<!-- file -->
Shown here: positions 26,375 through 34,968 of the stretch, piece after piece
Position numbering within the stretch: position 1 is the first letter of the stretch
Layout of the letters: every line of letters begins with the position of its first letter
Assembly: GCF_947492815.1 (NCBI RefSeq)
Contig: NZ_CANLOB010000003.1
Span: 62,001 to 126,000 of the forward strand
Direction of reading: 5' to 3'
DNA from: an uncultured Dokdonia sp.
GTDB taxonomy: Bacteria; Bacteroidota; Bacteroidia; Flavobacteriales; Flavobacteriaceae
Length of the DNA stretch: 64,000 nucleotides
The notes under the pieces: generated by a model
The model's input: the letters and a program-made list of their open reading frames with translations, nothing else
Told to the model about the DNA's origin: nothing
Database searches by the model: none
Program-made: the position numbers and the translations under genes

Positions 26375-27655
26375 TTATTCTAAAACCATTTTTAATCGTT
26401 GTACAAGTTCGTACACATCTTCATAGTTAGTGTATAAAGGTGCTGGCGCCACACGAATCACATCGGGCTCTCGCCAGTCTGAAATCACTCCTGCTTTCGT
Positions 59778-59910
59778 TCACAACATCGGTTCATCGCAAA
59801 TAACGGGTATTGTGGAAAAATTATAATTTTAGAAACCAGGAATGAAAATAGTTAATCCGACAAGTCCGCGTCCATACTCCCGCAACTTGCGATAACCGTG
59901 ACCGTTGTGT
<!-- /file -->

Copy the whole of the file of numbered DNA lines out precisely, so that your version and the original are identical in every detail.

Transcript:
Shown here: positions 26,375 through 34,968 of the stretch, piece after piece
Position numbering within the stretch: position 1 is the first letter of the stretch
Layout of the letters: every line of letters begins with the position of its first letter
Assembly: GCF_947492815.1 (NCBI RefSeq)
Contig: NZ_CANLOB010000003.1
Span: 62,001 to 126,000 of the forward strand
Direction of reading: 5' to 3'
DNA from: an uncultured Dokdonia sp.
GTDB taxonomy: Bacteria; Bacteroidota; Bacteroidia; Flavobacteriales; Flavobacteriaceae
Length of the DNA stretch: 64,000 nucleotides
The notes under the pieces: generated by a model
The model's input: the letters and a program-made list of their open reading frames with translations, nothing else
Told to the model about the DNA's origin: nothing
Database searches by the model: none
Program-made: the position numbers and the translations under genes

Positions 26375-27655
26375 TTATTCTAAAACCATTTTTAATCGTT
26401 GTACAAGTTCGTACACATCTTCATAGTTAGTGTATAAAGGTGCTGGCGCCACACGAATCACATCGGGCTCTCGCCAGTCTGAAATCACTCCTGCTTTCGT
Positions 59778-59910
59778 TCACAACATCGGTTCATCGCAAA
59801 TAACGGGTATTGTGGAAAAATTATAATTTTAGAAACCAGGAATGAAAATAGTTAATCCGACAAGTCCGCGTCCATACTCCCGCAACTTGCGATAACCGTG
59901 ACCGTTGTGT